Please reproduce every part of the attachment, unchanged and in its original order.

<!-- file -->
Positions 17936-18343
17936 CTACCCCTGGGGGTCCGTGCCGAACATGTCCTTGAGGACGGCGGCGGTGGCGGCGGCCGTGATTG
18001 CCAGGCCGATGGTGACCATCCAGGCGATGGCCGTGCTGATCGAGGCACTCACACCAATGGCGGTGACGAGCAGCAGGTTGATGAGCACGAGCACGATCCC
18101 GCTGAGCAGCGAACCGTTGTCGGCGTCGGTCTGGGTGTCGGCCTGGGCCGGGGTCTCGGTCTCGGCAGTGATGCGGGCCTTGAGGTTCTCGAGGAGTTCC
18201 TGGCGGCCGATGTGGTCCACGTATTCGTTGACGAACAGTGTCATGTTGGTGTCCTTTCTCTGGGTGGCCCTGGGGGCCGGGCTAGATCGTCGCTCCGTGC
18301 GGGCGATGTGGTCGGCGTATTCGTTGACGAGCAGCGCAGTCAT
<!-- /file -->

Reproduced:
Positions 17936-18343
17936 CTACCCCTGGGGGTCCGTGCCGAACATGTCCTTGAGGACGGCGGCGGTGGCGGCGGCCGTGATTG
18001 CCAGGCCGATGGTGACCATCCAGGCGATGGCCGTGCTGATCGAGGCACTCACACCAATGGCGGTGACGAGCAGCAGGTTGATGAGCACGAGCACGATCCC
18101 GCTGAGCAGCGAACCGTTGTCGGCGTCGGTCTGGGTGTCGGCCTGGGCCGGGGTCTCGGTCTCGGCAGTGATGCGGGCCTTGAGGTTCTCGAGGAGTTCC
18201 TGGCGGCCGATGTGGTCCACGTATTCGTTGACGAACAGTGTCATGTTGGTGTCCTTTCTCTGGGTGGCCCTGGGGGCCGGGCTAGATCGTCGCTCCGTGC
18301 GGGCGATGTGGTCGGCGTATTCGTTGACGAGCAGCGCAGTCAT